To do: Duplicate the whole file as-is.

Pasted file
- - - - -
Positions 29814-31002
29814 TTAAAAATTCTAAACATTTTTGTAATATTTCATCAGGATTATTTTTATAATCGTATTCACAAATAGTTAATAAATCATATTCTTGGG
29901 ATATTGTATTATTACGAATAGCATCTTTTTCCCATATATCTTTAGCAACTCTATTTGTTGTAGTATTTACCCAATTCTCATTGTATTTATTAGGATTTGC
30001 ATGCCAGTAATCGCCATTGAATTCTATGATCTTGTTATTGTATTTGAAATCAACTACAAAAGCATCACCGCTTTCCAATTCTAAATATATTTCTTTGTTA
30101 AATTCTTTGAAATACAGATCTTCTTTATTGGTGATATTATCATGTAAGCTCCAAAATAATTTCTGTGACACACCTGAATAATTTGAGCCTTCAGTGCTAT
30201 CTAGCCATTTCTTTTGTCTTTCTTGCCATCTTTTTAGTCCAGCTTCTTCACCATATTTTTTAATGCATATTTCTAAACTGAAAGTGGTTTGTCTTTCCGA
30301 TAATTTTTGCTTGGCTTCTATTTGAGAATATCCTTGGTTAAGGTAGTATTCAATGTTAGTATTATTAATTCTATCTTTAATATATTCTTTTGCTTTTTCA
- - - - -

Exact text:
Positions 29814-31002
29814 TTAAAAATTCTAAACATTTTTGTAATATTTCATCAGGATTATTTTTATAATCGTATTCACAAATAGTTAATAAATCATATTCTTGGG
29901 ATATTGTATTATTACGAATAGCATCTTTTTCCCATATATCTTTAGCAACTCTATTTGTTGTAGTATTTACCCAATTCTCATTGTATTTATTAGGATTTGC
30001 ATGCCAGTAATCGCCATTGAATTCTATGATCTTGTTATTGTATTTGAAATCAACTACAAAAGCATCACCGCTTTCCAATTCTAAATATATTTCTTTGTTA
30101 AATTCTTTGAAATACAGATCTTCTTTATTGGTGATATTATCATGTAAGCTCCAAAATAATTTCTGTGACACACCTGAATAATTTGAGCCTTCAGTGCTAT
30201 CTAGCCATTTCTTTTGTCTTTCTTGCCATCTTTTTAGTCCAGCTTCTTCACCATATTTTTTAATGCATATTTCTAAACTGAAAGTGGTTTGTCTTTCCGA
30301 TAATTTTTGCTTGGCTTCTATTTGAGAATATCCTTGGTTAAGGTAGTATTCAATGTTAGTATTATTAATTCTATCTTTAATATATTCTTTTGCTTTTTCA